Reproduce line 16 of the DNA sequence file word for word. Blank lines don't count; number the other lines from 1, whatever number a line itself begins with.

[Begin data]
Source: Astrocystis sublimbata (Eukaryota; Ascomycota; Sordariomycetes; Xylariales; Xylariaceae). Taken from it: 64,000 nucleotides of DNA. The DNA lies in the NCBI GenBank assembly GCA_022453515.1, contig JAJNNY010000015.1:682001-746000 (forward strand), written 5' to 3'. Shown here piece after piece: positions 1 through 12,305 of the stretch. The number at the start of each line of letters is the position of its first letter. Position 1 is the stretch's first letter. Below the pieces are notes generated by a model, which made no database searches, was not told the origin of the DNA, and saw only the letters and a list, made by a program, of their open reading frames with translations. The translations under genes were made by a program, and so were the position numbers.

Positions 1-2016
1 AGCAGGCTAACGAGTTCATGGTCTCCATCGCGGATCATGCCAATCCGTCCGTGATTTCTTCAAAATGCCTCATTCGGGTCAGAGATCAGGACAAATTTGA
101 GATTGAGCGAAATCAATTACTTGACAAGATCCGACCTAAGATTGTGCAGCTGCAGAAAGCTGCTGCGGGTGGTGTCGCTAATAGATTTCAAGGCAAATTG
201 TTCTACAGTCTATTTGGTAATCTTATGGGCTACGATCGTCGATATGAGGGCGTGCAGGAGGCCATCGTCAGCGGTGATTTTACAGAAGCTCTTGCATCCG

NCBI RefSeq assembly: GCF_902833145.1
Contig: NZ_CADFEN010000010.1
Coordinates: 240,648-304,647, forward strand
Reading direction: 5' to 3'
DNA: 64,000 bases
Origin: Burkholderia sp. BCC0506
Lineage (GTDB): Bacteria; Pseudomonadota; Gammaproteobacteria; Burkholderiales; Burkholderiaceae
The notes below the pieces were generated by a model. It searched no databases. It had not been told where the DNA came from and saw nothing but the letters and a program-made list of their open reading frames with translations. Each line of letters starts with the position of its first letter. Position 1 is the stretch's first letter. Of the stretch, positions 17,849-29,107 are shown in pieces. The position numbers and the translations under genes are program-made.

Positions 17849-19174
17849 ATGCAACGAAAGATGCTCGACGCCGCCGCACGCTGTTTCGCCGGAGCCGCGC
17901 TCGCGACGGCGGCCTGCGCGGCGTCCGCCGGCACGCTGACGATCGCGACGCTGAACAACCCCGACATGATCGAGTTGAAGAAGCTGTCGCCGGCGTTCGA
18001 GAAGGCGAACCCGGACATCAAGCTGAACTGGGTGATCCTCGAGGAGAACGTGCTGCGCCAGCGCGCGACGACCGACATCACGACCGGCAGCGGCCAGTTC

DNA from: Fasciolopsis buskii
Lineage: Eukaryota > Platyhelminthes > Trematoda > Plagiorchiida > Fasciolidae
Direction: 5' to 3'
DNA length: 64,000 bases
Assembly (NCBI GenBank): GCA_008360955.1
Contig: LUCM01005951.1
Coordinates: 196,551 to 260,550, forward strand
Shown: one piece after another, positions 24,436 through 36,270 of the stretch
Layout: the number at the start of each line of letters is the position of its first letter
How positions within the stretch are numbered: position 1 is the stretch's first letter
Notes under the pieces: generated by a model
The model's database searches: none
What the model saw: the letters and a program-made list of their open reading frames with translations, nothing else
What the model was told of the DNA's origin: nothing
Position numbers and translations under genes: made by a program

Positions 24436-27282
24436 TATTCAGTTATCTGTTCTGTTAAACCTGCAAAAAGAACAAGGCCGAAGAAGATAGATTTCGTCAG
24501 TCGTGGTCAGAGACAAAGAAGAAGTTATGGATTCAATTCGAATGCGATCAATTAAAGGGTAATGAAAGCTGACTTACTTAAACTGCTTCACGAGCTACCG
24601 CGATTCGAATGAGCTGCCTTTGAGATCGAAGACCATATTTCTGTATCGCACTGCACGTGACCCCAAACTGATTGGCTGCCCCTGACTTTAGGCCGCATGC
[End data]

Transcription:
17901 TCGCGACGGCGGCCTGCGCGGCGTCCGCCGGCACGCTGACGATCGCGACGCTGAACAACCCCGACATGATCGAGTTGAAGAAGCTGTCGCCGGCGTTCGA